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What is the Best Non-Drowsy Antihistamine?

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Approximately 24 million Americans suffer from seasonal allergic rhinitis or hay fever, a condition that affects both children and adults. People with indoor and outdoor allergies can feel miserable during allergy season or even throughout the year. 

Several drugs are available for treating allergies, but many of them cause drowsiness or grogginess as a side effect. Drowsiness may not be problematic if you only have to take allergy medication a few times a year. However, for people who rely on allergy medicines chronically for symptom relief, this sedative side effect can have a negative impact on their daily lives by reducing productivity at work and school, not to mention the safety issues while driving or performing activities requiring mental alertness. The good news is that some over-the-counter (OTC) allergy medications are less sedating than others.  

Please continue reading to learn about some of the best non-drowsy medicines for allergy relief.

What causes perennial allergies and seasonal allergies? 

Indoor allergies can result from dust, pet dander, mite droppings, mold, and cockroaches inside the home. Some allergies, such as pet allergies, can be present year-round. Severe allergies can cause difficulty breathing and exacerbate asthma attacks.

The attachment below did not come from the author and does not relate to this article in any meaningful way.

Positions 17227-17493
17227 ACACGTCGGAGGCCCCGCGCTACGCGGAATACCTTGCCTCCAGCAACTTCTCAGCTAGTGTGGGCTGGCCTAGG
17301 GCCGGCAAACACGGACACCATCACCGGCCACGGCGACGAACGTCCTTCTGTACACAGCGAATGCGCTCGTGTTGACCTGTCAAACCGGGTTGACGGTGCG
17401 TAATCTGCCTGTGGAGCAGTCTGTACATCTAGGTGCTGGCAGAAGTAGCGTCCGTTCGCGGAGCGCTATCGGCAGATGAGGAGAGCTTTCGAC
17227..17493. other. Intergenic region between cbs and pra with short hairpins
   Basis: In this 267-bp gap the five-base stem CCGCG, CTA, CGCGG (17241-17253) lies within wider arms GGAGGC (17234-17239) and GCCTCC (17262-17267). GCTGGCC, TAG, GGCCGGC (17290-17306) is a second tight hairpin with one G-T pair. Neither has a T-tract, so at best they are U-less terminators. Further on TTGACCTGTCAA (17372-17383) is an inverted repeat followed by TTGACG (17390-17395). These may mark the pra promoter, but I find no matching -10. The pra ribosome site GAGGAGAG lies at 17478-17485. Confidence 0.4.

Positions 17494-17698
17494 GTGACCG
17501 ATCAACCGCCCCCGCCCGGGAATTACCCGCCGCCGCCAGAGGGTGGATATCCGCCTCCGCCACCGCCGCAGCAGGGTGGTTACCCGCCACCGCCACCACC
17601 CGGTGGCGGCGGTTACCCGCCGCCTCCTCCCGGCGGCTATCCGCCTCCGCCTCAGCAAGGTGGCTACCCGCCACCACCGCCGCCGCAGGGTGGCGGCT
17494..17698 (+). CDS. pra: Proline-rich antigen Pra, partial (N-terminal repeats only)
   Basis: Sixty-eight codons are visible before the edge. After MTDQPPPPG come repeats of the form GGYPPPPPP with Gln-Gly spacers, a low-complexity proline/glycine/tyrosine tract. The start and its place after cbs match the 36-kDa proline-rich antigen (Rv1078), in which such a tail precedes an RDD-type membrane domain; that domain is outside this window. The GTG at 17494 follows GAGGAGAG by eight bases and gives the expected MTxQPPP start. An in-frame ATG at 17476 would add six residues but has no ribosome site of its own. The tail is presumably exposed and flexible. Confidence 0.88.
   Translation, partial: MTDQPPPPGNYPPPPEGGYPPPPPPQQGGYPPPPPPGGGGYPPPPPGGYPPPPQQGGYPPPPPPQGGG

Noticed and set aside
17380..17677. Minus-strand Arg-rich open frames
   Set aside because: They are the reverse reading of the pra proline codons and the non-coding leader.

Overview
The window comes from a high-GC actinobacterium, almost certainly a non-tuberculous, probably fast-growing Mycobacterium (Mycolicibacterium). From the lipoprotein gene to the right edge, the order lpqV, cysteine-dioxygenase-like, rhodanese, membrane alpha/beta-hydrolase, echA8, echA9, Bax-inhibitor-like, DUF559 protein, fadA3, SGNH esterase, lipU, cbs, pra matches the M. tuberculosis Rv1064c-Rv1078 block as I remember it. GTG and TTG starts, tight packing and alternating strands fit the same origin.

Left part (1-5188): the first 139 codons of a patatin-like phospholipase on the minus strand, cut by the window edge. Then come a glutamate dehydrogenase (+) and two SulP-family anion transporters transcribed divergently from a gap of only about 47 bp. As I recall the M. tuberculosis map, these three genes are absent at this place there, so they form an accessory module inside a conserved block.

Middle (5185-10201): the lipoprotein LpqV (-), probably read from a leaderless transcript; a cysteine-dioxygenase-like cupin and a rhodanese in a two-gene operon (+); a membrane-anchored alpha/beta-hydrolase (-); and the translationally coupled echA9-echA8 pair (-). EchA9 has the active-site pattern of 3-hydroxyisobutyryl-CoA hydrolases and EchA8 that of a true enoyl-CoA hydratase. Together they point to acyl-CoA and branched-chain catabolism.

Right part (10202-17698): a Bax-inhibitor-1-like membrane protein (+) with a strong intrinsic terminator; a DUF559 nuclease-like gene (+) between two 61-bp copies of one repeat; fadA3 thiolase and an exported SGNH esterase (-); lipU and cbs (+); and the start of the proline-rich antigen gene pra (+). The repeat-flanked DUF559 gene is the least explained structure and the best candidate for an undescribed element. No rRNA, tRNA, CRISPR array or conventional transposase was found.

Common outdoor allergens that cause allergies include pollen and mold spores. Geographical location and weather play a role in the severity of allergies, which can worsen in hot, dry climates or windy areas. 

What are common allergy symptoms?

Allergies can cause multiple symptoms. Common pesky allergy symptoms include a runny nose, itchy nose, sneezing, nasal and sinus congestion, watery eyes, postnasal drip, and throat irritation. 

Allergy medications called antihistamines can provide relief from many of these symptoms. The active ingredients in these drugs work by blocking the effects of a natural substance in the body called histamine. While encountering an allergen, the immune system releases histamine, which is responsible for allergy symptoms such as sneezing, runny, itchy nose, sinus pressure, and stuffiness.

What are the side effects of antihistamines?

Side effects of first-generation antihistamines include drowsiness or sleepiness, blurred vision, dry mouth, and urinary retention. The non-drowsy antihistamines are also known as second or third-generation antihistamines. These newer generations of antihistamines are referred to as the “non-drowsy” allergy medicines, though, it is not entirely factual. Drowsiness is still a possible side effect of the newer antihistamines; they are just a lot less sedating compared to their older counterparts. 

Other notable advantages with newer antihistamines is that they do not cause constipation, urinary retention, and dry mouth. 

Are non-drowsy antihistamines as effective? 

Non-drowsy allergy medicine can be very effective in treating hay fever without making you sleepy. However, some people can take advantage of the drowsy side effect.